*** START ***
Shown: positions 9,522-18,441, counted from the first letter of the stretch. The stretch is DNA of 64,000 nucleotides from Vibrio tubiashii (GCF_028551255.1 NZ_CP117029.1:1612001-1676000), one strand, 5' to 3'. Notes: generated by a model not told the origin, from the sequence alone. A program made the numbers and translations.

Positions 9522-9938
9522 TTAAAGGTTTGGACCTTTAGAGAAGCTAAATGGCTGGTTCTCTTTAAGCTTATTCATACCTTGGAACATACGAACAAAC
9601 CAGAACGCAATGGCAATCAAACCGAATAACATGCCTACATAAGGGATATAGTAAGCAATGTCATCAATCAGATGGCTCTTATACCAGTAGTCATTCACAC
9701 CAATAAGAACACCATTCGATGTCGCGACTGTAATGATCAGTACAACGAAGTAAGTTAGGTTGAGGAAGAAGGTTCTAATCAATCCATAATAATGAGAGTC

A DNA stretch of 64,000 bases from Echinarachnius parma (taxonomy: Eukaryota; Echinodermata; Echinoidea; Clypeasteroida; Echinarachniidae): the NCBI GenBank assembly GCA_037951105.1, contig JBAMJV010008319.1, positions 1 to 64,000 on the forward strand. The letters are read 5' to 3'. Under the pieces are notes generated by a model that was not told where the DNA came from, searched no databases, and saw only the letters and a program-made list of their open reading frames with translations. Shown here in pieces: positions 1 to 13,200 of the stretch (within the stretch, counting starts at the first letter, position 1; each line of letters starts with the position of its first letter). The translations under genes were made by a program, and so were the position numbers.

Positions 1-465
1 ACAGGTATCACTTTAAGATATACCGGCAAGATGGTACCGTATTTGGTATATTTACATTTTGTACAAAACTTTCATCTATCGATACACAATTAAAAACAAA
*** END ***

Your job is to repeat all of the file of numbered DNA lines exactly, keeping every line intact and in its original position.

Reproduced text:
Shown: positions 9,522-18,441, counted from the first letter of the stretch. The stretch is DNA of 64,000 nucleotides from Vibrio tubiashii (GCF_028551255.1 NZ_CP117029.1:1612001-1676000), one strand, 5' to 3'. Notes: generated by a model not told the origin, from the sequence alone. A program made the numbers and translations.

Positions 9522-9938
9522 TTAAAGGTTTGGACCTTTAGAGAAGCTAAATGGCTGGTTCTCTTTAAGCTTATTCATACCTTGGAACATACGAACAAAC
9601 CAGAACGCAATGGCAATCAAACCGAATAACATGCCTACATAAGGGATATAGTAAGCAATGTCATCAATCAGATGGCTCTTATACCAGTAGTCATTCACAC
9701 CAATAAGAACACCATTCGATGTCGCGACTGTAATGATCAGTACAACGAAGTAAGTTAGGTTGAGGAAGAAGGTTCTAATCAATCCATAATAATGAGAGTC

A DNA stretch of 64,000 bases from Echinarachnius parma (taxonomy: Eukaryota; Echinodermata; Echinoidea; Clypeasteroida; Echinarachniidae): the NCBI GenBank assembly GCA_037951105.1, contig JBAMJV010008319.1, positions 1 to 64,000 on the forward strand. The letters are read 5' to 3'. Under the pieces are notes generated by a model that was not told where the DNA came from, searched no databases, and saw only the letters and a program-made list of their open reading frames with translations. Shown here in pieces: positions 1 to 13,200 of the stretch (within the stretch, counting starts at the first letter, position 1; each line of letters starts with the position of its first letter). The translations under genes were made by a program, and so were the position numbers.

Positions 1-465
1 ACAGGTATCACTTTAAGATATACCGGCAAGATGGTACCGTATTTGGTATATTTACATTTTGTACAAAACTTTCATCTATCGATACACAATTAAAAACAAA